In South Florida, Miami and Ft. Lauderdale, two of cruising’s most important home ports, are also great destinations for pre- and post-cruise stays. The two cities, just about a 20-minute drive apart, have a lot to offer, including great beaches, Atlantic surf, museums, nightlife, trendy restaurants, great shopping and outdoor adventures.
There are more reasons to consider extending your vacation to include a few days on land. We’ve always recommended travelers fly into embarkation ports at least a day early to reduce the risk of air delays that could cause you to miss your ship. You can save money by picking hotels in Miami and Ft. Lauderdale that offer value-oriented discounts via transfers between airports and cruise ports, parking discounts, and other perks.
And for cruise fans, what’s more fun than watching ships come in (or go out), whether your ship or any other cruise vessel?
If you’re into art and you’ve got two hours…Head to Wynwood Walls
All over Florida, mural artists have brought blank walls to life in recent years. It’s a hot trend that’s no more exciting than in this once-sketchy industrial stretch of Miami. Artists from around the world have put their mark on the Wynwood Walls and the sidewalks are now crowded with folks taking it all in. Shepard Fairey, famous for the Barack Obama “Hope” poster, has worked on an expansive wall.
This is a wonderful place for cruising art lovers to get a dose of hip. If you’re lucky, there might be a few works in progress. This is also one of the best places in the city for a selfie. Who wouldn’t want the giant eyes of Frida Kahlo as their backdrop?
Have more time? It’s easy to spend more time looking at the murals and talking to artists. Add a meal into the mix at The Bucher Shop Beer Garden & Grill or any of a number of trendy restaurants that have grown up with the mural scene, including the popular Jimmy’z Kitchen, where the fare is casual but the mango cheesecake is all Miami.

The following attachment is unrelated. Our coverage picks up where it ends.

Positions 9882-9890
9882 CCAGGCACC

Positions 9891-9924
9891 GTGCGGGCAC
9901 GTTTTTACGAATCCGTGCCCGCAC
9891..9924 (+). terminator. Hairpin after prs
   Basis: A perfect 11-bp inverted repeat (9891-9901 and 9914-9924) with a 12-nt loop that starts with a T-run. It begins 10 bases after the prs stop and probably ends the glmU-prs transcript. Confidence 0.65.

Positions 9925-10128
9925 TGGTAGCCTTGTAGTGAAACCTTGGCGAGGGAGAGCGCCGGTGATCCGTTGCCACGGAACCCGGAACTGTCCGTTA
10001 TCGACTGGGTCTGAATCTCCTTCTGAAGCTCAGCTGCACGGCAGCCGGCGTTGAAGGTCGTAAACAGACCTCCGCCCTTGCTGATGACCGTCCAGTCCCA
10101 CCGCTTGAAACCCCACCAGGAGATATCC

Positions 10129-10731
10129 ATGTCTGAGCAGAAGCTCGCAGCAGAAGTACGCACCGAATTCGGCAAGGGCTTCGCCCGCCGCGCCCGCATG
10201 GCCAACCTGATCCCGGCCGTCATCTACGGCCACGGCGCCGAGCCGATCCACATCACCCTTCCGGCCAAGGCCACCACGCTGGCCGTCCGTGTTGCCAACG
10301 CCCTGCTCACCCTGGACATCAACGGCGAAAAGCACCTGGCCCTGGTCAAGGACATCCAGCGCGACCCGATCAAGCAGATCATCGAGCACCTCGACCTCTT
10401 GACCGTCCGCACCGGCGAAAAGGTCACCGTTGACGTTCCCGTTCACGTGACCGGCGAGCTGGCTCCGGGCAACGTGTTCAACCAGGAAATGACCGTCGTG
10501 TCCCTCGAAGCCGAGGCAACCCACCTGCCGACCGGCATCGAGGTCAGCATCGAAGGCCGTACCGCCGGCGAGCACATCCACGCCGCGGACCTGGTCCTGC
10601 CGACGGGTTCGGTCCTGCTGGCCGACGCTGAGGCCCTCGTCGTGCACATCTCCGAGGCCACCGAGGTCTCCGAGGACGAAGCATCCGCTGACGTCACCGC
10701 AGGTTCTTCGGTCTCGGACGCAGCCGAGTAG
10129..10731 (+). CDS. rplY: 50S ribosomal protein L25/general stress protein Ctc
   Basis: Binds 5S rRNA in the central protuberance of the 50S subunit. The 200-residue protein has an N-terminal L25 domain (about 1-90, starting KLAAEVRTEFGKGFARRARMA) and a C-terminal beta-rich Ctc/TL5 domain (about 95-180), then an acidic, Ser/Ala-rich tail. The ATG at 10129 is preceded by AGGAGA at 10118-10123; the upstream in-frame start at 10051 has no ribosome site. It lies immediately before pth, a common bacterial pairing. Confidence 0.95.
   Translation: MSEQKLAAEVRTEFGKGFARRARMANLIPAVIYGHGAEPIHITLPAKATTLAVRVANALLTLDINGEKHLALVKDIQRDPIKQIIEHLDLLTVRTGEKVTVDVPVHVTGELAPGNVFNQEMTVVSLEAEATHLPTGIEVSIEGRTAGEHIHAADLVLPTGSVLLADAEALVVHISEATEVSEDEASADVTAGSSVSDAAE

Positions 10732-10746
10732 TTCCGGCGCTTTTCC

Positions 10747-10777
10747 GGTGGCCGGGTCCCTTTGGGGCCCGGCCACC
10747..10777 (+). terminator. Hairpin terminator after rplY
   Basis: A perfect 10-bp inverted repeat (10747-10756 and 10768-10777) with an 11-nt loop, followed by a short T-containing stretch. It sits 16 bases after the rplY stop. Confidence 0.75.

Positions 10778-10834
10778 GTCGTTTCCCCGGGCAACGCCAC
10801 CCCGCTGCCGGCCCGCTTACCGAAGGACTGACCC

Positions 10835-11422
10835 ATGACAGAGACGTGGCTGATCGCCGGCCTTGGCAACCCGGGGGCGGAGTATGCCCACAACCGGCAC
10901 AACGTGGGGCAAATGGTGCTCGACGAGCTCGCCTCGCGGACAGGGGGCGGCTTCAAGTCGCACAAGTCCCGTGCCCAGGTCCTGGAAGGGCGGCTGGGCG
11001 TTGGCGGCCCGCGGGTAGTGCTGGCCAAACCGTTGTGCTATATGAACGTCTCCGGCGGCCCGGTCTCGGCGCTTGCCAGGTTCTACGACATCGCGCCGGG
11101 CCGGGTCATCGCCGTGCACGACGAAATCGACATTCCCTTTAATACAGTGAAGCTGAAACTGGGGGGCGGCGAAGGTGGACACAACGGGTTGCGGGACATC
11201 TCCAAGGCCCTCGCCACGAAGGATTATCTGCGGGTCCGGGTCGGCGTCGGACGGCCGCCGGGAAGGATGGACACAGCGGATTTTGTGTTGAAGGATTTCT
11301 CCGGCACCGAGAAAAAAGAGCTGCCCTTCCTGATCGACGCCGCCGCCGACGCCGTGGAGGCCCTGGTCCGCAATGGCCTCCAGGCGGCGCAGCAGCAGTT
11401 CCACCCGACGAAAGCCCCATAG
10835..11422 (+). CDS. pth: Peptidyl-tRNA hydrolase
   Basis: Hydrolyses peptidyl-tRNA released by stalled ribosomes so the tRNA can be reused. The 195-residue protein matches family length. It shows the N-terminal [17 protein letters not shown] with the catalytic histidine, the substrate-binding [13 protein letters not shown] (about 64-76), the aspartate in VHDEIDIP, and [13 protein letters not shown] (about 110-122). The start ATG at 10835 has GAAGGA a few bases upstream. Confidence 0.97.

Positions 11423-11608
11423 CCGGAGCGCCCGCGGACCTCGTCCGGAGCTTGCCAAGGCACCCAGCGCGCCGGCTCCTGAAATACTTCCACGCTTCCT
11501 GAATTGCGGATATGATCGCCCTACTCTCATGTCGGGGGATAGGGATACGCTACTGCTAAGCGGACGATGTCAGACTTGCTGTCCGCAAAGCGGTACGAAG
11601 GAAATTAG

If you’re into paddling and you’ve got half a day or more…Pay a Visit to Ft. Lauderdale’s Hugh Taylor Birch State Park
For coastal Floridians, the water is their neighborhood. And the Intracoastal Waterway is one of the coolest characteristics of these “neighborhoods.” There’s the mainland and then there are the barrier islands that guard most of the peninsula. In between is the Intracoastal, the best water for boating in the state because of the protection from the rough Atlantic. On the barrier island in Fort Lauderdale is Hugh Taylor Birch State Park and its mile-long freshwater lagoon, perfect for beginning and experienced kayakers and canoers. From the bucolic waters, paddlers can spy all sorts of wildlife including gopher tortoises, egrets, herons and marsh rabbits cavorting on the shore. Park & Ocean rents equipment at the park. There are also trails for biking, walking and inline skating. If you are going for a multi-hour outing, bring food and drink.
Don’t have that much time?
Book a tour on the south fork of the Middle River that winds through Fort Lauderdale neighborhoods with Sunrise Paddleboards. Don’t know how to paddle standing up on those oversized surfboards? The “Venice of America” package includes a lesson and a tour. Looking for a romantic paddle? Try a full moon paddle or the paddle and wine excursion.
If you’re into cultural experiences and you’ve got four hours…You’ve got to go to Miami’s Little Havana.
No one should visit Miami without experiencing the Cuban culture that has shaped the city. And, though you can get a taste of Cuban food and music all over Miami, ground zero is Little Havana, which runs along Calle Ocho. One of the best ways to experience the neighborhood is on a three-hour walking tour. Don’t panic. It’s not three hours of walking because you will stop to sample classic Cuban cuisine, get fueled with a strong cup of Cuban coffee and watch cigar rollers. Most tours stop in Maximo Gomez Park, commonly called Domino Park.
You’ll feel transported to Havana as you watch older Cuban men play dominos and, if your Spanish is good enough, you’ll hear their heated political discussions. After your tour, make a stop at Ramon Puig, the best place to shop for traditional guayabera shirts, perfect for warm weather climates and cruises.
Don’t have that much time?